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Confederate Rest

John Fons, of Madison, pauses before leaving Forest Hill cemetery Wednesday after stopping by the Confederate monument there to make a list of the names on it before is removed. Fons said that these soldiers died as prisoners of war, and were Americans. The Madison City Council on Tuesday night voted to remove a monument.

STEVE APPS, STATE JOURNAL

The Confederate soldiers buried in Madison were not heroes, as a small plaque had claimed.

They were young men who fought on the wrong side of history for the ugly goal of preserving slavery.

But they do have names. They died at a Camp Randall prison. They are a part of our history that should be told, not shunned.

Madison should explain to visitors of Forest Hill Cemetery who these 140 rebels were and how they got here.

Instead, the Madison City Council this week tried to bury the past. The council unanimously voted to remove a stone monument from the Confederate gravesite on the Near West Side. The 4-foot stone lists most of the names of the soldiers buried there, which is helpful to visitors because many of the rebel tombstones are so worn they are no longer legible. The names are vanishing from sight.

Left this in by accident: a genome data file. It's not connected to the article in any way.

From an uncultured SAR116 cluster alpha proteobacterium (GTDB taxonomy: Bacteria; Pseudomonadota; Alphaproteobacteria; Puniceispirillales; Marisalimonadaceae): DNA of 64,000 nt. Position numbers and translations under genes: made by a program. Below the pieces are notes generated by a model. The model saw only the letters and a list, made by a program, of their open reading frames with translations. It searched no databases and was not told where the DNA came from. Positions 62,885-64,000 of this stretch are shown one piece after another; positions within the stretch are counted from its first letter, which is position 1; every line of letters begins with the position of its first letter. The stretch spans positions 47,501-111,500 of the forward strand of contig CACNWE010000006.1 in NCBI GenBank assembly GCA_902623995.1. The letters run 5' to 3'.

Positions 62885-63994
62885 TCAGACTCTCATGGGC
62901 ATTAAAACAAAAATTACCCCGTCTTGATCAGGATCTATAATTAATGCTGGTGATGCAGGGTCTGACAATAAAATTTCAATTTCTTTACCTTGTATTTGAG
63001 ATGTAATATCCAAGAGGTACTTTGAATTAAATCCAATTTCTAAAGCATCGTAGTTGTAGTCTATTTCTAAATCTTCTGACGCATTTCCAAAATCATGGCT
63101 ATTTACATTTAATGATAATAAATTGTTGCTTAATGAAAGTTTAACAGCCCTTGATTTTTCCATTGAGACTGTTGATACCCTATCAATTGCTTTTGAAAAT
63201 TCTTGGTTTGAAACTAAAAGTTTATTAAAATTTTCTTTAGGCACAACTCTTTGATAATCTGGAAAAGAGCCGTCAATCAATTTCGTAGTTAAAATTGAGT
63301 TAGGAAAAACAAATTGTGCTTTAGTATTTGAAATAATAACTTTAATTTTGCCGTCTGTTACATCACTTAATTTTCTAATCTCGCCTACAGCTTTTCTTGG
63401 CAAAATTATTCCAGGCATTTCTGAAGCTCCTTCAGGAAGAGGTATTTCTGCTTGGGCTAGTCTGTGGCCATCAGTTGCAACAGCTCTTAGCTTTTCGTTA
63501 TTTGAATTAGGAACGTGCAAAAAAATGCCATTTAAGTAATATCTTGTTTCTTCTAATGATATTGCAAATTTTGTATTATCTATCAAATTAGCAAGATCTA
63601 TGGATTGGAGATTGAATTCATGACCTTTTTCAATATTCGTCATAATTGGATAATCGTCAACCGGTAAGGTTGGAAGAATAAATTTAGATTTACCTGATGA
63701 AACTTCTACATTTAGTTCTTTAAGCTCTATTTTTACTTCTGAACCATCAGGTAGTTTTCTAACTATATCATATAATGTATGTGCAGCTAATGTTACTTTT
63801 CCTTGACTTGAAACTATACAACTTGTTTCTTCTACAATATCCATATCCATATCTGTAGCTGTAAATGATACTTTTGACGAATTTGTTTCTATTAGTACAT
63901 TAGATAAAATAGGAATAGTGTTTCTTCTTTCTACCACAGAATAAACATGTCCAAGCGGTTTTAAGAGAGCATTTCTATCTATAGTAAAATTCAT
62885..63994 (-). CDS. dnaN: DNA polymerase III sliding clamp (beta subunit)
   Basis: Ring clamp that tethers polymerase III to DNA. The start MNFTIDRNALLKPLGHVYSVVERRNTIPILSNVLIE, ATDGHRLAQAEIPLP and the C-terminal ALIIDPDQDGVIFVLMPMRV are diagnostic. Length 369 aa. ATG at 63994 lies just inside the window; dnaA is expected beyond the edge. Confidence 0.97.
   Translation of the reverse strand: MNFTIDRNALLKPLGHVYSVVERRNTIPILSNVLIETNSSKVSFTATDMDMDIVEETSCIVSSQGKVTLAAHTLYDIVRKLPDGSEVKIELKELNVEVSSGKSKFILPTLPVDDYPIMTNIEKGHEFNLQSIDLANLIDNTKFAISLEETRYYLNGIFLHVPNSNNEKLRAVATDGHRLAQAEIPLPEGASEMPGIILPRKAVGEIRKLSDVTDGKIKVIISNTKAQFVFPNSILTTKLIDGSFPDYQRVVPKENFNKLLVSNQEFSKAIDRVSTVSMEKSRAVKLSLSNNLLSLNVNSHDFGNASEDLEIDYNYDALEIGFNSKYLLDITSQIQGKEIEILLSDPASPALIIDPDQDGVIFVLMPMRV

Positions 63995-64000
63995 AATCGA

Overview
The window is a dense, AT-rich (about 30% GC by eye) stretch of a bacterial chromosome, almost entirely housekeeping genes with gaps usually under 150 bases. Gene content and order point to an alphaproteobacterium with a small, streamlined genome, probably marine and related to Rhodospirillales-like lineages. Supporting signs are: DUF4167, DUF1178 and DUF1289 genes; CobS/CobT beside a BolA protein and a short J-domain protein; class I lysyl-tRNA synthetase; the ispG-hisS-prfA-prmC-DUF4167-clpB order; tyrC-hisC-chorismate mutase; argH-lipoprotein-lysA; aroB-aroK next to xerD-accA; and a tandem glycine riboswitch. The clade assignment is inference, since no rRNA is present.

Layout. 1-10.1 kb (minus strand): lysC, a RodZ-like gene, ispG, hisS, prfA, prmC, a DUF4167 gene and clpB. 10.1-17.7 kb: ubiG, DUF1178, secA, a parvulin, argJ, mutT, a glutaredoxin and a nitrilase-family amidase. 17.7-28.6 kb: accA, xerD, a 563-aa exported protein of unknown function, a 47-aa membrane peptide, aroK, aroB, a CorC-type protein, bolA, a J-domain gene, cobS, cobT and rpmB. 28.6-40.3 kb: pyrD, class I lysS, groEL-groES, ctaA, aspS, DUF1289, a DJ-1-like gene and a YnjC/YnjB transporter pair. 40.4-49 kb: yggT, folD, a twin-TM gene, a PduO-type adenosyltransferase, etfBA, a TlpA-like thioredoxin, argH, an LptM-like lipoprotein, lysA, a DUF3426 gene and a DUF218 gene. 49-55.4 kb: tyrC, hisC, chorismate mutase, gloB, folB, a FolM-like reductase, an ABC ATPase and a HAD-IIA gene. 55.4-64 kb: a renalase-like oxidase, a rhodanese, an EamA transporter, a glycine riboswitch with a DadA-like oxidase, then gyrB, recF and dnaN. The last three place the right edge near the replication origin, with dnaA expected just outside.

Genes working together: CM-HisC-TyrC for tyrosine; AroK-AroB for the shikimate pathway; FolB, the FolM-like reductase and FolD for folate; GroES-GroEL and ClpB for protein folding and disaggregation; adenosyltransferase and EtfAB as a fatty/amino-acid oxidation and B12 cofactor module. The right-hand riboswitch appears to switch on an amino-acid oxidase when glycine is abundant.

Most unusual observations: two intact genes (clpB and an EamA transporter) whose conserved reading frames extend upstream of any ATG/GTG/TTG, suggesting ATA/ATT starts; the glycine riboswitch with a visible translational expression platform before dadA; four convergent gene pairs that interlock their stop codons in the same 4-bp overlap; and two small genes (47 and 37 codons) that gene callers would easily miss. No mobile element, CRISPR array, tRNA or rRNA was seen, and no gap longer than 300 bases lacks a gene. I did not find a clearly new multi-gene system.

The council also voted 13-5 against displaying historical information in front of the graveyard, which is called the Confederate Rest. Credit Alds. Paul Skidmore, Mike Verveer, Zach Wood, Steve King and David Ahrens for being the only council members who sided with an open approach to the past. And fault the rest of the council (though not Alds. Maurice Cheeks and Denise DeMarb, who were absent) for trying to obscure what happened 156 years ago.

Forest Hill visitors deserve answers about the curious site, not a mysterious void. The Rest is noteworthy as the northernmost Confederate graveyard in the nation, and it can still teach lessons.

Madison Mayor Paul Soglin removed a small plaque last year from in front of the Rest. His action was justified because the plaque, set there in 1981, erroneously claimed the rebel soldiers were “unsung heroes.”

But the larger monument, placed in the middle of the site in 1906 by the United Daughters of the Confederacy, should stay somewhere nearby to list the names of the dead. The Daughters of the Confederacy has obnoxiously pushed a false narrative about Southern secession and slavery. Yet no such claims appear on the stone — only the group’s name. And that alone shouldn’t require the monument’s removal.

Soglin has been open to keeping the stone somewhere on the site and wisely called for adding a marker with factual information. Soglin should veto the council’s decision and demand more information be displayed. A historian should draft a brief summary of the Confederate Rest’s history.

Historical information appears in front of the tombstones of Union soldiers at Forest Hill. A similar sign should explain why the rebels are there.

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